7. We find that from a flavor perspective, batch to batch consistency is improved by recycling heads and early tails. Single pass whiskey on plates. We don’t commingle distillate from numerous batch runs before barreling, but lay down barrels on a run-by-run basis. We did a number of barrels without prior run feints, and they tend to have a wider flavor variance and are generally less complex than the barrels that immediately follow, which do have feints. We are incredibly obsessive about following process, so there is typically very little other variation introduced. For a stretch, we did not recycle, the flavor profile of that finished product is significantly less complex. It’s good, makes a wonderful barrel strength, but proofed down, it’s pretty “basic”. But, Devil in the details, and there are lots of details for those devils to hide in.
  8. Sounds fun. Lavender oil is traditionally produced via steam distillation - where your outputs are lavender oil and lavender hydrosol. You will need the ability to pass steam through a large volume of lavender plants. The condense the vapor, and depart the oils fro the water (hydrosol). Lavender extracts can be produced by solvent extraction, but the process is very different.
  9. Rinnai has done a nice job partnering up to meet brewers needs. I'm not talking about big setups either, but the little guys. So you know it's cost effective. https://www.rinnai.us/sites/default/files/marketing_materials/R-CSWH-E-29.pdf
  10. On the straight malt side, meaning no cookers, I've seen a few guys do pretty well using the Rinnai on demand commercial gas heaters in parallel. I think they are 299k BTU per unit. Just add up as many as you need. Just need to run the sizing calcs to understand the maximum flow rates at the temperature you need. From an operating cost perspective, hard to beat. Footprint, tiny. Most plumbers know what to do with them, and most inspectors are pretty comfortable with them.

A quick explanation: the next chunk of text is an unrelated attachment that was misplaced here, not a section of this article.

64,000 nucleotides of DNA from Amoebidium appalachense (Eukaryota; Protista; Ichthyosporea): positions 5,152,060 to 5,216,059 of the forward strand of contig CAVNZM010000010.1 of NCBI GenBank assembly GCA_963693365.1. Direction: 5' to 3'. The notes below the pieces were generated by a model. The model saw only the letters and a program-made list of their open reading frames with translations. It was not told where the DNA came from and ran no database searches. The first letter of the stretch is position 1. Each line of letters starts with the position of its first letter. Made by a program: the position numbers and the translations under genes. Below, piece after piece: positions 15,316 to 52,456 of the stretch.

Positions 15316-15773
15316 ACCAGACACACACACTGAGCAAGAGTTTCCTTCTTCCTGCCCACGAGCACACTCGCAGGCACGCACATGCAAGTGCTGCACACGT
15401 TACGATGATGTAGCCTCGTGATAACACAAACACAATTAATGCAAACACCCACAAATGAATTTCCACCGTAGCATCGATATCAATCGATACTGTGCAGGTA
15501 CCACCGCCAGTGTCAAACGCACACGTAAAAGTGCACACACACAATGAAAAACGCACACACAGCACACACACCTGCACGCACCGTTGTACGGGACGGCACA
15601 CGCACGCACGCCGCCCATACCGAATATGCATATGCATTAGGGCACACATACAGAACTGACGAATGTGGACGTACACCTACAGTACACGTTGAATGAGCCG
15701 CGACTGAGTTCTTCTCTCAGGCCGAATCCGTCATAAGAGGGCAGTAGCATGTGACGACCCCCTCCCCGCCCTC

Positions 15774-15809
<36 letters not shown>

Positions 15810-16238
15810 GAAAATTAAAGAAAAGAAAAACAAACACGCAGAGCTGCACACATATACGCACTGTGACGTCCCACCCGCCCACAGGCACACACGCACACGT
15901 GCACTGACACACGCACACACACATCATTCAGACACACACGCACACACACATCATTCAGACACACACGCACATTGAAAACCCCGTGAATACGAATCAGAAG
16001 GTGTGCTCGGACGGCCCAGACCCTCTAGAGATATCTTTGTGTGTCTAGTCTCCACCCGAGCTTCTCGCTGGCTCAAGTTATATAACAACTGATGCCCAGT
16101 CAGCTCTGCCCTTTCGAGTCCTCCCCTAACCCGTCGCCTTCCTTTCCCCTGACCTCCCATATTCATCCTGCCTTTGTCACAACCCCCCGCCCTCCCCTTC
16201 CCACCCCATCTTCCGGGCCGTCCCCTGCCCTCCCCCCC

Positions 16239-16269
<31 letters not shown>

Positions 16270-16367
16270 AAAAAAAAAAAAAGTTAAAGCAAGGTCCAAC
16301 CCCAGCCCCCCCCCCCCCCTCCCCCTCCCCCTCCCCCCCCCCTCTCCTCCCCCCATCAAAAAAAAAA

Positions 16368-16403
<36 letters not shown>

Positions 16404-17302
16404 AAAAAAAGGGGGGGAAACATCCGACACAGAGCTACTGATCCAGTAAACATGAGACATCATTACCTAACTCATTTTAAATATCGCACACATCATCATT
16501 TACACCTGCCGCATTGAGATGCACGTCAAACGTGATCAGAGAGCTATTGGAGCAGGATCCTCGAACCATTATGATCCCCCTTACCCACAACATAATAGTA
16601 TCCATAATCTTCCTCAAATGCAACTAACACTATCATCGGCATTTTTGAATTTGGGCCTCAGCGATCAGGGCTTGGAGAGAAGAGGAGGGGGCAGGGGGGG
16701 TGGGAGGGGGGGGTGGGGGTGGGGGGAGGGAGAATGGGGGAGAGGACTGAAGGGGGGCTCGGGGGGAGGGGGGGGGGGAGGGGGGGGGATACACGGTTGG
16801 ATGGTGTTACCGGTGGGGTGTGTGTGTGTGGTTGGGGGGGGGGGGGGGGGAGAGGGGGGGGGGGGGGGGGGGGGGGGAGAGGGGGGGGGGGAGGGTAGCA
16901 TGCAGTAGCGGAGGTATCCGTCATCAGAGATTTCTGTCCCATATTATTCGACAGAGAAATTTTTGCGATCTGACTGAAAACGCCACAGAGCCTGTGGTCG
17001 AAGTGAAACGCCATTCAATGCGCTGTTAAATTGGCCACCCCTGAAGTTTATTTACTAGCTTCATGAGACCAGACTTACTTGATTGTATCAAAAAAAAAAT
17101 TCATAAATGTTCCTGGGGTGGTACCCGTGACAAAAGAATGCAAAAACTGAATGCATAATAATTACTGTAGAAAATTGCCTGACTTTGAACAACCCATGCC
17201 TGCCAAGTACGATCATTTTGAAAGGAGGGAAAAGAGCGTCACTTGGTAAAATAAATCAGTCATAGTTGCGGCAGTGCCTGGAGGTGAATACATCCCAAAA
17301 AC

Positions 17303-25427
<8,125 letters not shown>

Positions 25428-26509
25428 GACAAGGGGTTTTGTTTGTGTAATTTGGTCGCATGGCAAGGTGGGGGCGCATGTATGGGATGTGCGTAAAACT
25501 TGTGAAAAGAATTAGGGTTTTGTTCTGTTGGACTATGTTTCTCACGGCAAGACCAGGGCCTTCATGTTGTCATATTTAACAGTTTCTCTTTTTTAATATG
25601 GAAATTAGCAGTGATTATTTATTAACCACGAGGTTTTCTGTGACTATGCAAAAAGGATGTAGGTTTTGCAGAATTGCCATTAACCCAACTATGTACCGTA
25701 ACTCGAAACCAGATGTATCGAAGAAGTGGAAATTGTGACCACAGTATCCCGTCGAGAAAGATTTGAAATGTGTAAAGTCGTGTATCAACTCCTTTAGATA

11. Silk City Distillers

    Odin on Gin

    I don't understand why you care about column diameter or vapor speed. Your gin is made from neutral?
  12. Silk City Distillers

    Odin on Gin

    I would imagine the helmet to be far less effective than packing in a tube. Packing will have significantly more surface area and more vapor will be forced in closer contact.
  13. Silk City Distillers

    Odin on Gin

    Aren’t sulfur fungicides considered organic?
  14. Silk City Distillers

    Odin on Gin

    Correct, you can use it anywhere you don't want to add copper, or can't add copper. Glass lab still, stainless pilot still, rotovap, stainless vacuum still, etc. It's a wine fault technique, there is a lot of information online about how to do a "trial" to determine dosage. The risk of overdose and toxicity in wine is very high and very real. However, since it's non-volatile, the risk is lowered by using it in wash or spirits intended for redistillation. I believe this would also work to correct for botanicals that may have been treated with sulfur as a fungicide, which may very well be your issue (Odin hinted at that above).
  15. Silk City Distillers

    Odin on Gin

    Speaking of rotovap'ing high-sulfur botanicals, fruits, or vegetables. I'll share a hard won secret. Copper Sulfate Pentahydrate. Take a little while to work out dosage, but it works brilliantly. A very small amount goes a long way. There are many vegetables that are high enough in sulfur compounds to taint the end-distillate. Certain types of cucumber are notorious for this. What's really interesting is that certain parts of certain botanicals or vegetables can contain more sulfur than others (think flesh vs skin vs seed, etc).